A generation of research and experience has proven that when properly maintained and operated, heating, ventilation and air-conditioning systems (HVAC) can reduce the spread of viruses. These critical building systems not only provide thermal comfort but, according to the American Society of Heating, Refrigerating and Air-Conditioning Engineers (ASHRAE), may also improve resistance to infection.

The American Society for Microbiology (ASM) has recently addressed the issue of COVID-19 transmission in buildings and other indoor settings in which most humans spend more than 90 percent of their daily lives. There are several major transmission factors that promote infection in these environments including occupant density, the amount of social activity and interaction, and human contact with surfaces. The cruise ship industry, nursing homes and prisons have taught us about the risk of transmission. However, we also have learned that proper handwashing, social distancing and wearing masks work to reduce transmission.

Alongside these primary factors, HVAC systems work in an indoor setting to supply comfortable, clean, recirculated air, healthy levels of fresh air, and contain or exhaust contaminants. Air delivery systems can reduce the transmission of viruses through inline filtration that HVAC professionals can assess.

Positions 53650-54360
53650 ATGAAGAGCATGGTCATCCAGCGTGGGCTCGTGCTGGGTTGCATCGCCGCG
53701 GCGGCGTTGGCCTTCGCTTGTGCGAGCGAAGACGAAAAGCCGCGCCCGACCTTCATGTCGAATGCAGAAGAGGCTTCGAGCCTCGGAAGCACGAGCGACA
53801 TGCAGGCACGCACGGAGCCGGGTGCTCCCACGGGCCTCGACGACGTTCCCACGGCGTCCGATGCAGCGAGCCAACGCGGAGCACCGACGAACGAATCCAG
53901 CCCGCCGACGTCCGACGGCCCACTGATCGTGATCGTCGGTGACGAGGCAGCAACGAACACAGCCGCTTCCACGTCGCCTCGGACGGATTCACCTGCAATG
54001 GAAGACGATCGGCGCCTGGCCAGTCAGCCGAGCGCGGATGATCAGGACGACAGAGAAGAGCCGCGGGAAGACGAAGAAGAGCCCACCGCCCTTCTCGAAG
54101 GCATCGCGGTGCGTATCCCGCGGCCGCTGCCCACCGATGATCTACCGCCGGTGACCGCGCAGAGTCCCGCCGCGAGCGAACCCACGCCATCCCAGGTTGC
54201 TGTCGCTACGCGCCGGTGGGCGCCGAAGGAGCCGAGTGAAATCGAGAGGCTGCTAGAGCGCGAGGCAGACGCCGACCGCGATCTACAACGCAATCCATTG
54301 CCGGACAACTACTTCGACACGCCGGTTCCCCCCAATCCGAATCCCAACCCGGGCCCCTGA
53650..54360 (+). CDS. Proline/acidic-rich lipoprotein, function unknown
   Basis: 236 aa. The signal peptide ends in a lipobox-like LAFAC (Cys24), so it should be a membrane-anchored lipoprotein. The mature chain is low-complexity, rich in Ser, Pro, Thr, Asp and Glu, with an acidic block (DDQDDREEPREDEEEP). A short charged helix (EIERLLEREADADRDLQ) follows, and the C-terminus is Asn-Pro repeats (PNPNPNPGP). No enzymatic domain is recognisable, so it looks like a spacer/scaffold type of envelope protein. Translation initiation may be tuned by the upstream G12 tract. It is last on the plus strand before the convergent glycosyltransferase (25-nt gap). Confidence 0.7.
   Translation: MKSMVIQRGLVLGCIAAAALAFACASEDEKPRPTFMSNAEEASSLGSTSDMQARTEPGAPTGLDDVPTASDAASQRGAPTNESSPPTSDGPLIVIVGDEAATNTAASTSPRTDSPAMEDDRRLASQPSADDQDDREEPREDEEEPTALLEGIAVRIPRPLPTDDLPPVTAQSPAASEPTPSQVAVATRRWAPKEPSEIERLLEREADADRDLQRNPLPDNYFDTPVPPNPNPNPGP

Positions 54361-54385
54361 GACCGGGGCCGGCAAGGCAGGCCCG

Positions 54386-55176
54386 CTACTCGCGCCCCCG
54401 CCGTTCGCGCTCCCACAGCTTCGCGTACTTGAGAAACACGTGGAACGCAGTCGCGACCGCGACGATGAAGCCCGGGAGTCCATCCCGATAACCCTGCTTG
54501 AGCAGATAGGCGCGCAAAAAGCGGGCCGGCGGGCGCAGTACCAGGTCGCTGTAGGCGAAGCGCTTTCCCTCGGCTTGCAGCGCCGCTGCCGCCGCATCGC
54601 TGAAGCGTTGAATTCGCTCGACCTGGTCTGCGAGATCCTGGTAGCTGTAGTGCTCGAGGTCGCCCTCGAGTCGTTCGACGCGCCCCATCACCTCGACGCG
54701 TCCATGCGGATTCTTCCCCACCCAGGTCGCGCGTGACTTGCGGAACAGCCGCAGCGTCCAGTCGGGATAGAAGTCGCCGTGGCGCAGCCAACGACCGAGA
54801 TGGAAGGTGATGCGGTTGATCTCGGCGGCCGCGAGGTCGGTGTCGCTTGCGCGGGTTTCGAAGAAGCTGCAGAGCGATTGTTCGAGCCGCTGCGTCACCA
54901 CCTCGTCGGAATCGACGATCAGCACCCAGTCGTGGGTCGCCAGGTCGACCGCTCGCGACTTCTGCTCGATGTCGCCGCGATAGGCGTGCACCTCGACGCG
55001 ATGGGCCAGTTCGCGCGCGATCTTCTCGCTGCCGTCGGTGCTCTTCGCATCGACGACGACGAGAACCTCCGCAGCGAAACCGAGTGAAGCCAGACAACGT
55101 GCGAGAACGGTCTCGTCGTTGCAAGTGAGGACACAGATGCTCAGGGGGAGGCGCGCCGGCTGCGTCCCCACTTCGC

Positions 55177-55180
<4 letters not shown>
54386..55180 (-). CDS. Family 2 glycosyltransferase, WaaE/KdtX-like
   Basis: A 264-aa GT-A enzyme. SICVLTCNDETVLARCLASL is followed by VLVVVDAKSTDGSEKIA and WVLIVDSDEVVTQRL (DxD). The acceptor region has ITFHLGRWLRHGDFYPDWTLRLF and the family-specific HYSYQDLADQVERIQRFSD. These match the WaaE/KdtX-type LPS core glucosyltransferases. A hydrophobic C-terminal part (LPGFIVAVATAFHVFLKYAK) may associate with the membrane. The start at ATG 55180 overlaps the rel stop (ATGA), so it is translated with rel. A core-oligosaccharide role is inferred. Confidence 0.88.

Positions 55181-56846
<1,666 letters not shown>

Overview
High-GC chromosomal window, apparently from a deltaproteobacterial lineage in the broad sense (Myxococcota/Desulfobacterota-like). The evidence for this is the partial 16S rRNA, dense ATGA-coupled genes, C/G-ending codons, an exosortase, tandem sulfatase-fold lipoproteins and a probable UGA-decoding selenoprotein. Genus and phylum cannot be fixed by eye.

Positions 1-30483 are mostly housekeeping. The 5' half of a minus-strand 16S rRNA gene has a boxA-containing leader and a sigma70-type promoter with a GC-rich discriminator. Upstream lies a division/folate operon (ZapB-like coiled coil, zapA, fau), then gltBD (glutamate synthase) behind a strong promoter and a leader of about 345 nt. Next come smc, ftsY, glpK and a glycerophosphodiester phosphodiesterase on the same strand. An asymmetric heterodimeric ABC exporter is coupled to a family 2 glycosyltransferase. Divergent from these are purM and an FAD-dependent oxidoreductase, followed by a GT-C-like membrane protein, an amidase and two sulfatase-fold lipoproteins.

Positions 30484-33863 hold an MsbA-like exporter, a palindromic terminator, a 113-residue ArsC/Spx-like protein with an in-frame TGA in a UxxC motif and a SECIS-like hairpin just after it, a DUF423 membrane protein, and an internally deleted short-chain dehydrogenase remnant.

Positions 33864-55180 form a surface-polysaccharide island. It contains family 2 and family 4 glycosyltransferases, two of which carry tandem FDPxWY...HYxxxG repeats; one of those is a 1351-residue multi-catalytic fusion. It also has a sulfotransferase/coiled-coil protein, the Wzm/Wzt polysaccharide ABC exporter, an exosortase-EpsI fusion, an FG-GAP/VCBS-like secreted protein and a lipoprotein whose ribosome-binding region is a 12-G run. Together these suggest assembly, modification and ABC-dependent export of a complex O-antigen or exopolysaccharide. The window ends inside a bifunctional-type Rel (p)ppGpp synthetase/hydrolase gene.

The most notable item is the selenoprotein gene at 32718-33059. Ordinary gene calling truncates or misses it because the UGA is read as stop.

Air-conditioning systems are also critical in maintaining healthy humidity levels. Maintaining a RH (relative humidity) between 40% and 60% indoors may help to limit the spread and survival of viruses the ASM suggests, while minimizing the risk of mold growth and maintaining hydrated and mucosal barriers of human occupants.

The Centers for Disease Control (CDC) echoes these findings, saying that employers can decrease the spread of COVID-19 by maintaining a healthy work environment. “Consider improving and engineering controls using the building ventilation system,” the CDC suggests, including increased ventilation rates and increased percentage of outdoor air circulating through the system.

Well before COVID-19, the Healthy Building Movement had begun to measure and improve air quality in buildings to improve productivity and health. Of the nine foundations for a healthy building, five relate to HVAC, including air quality, ventilation, thermal health, moisture, dust and pests. “There’s just no reason anymore to economize on airflow and filtration,” Harvard Business School says. “It’s a cheap way to help people be healthier.”

Contact our service manager, Alby Rule at albyr@qualityref.com or (310) 549-1532 x215 if you would like more information on improving indoor air quality at your facility.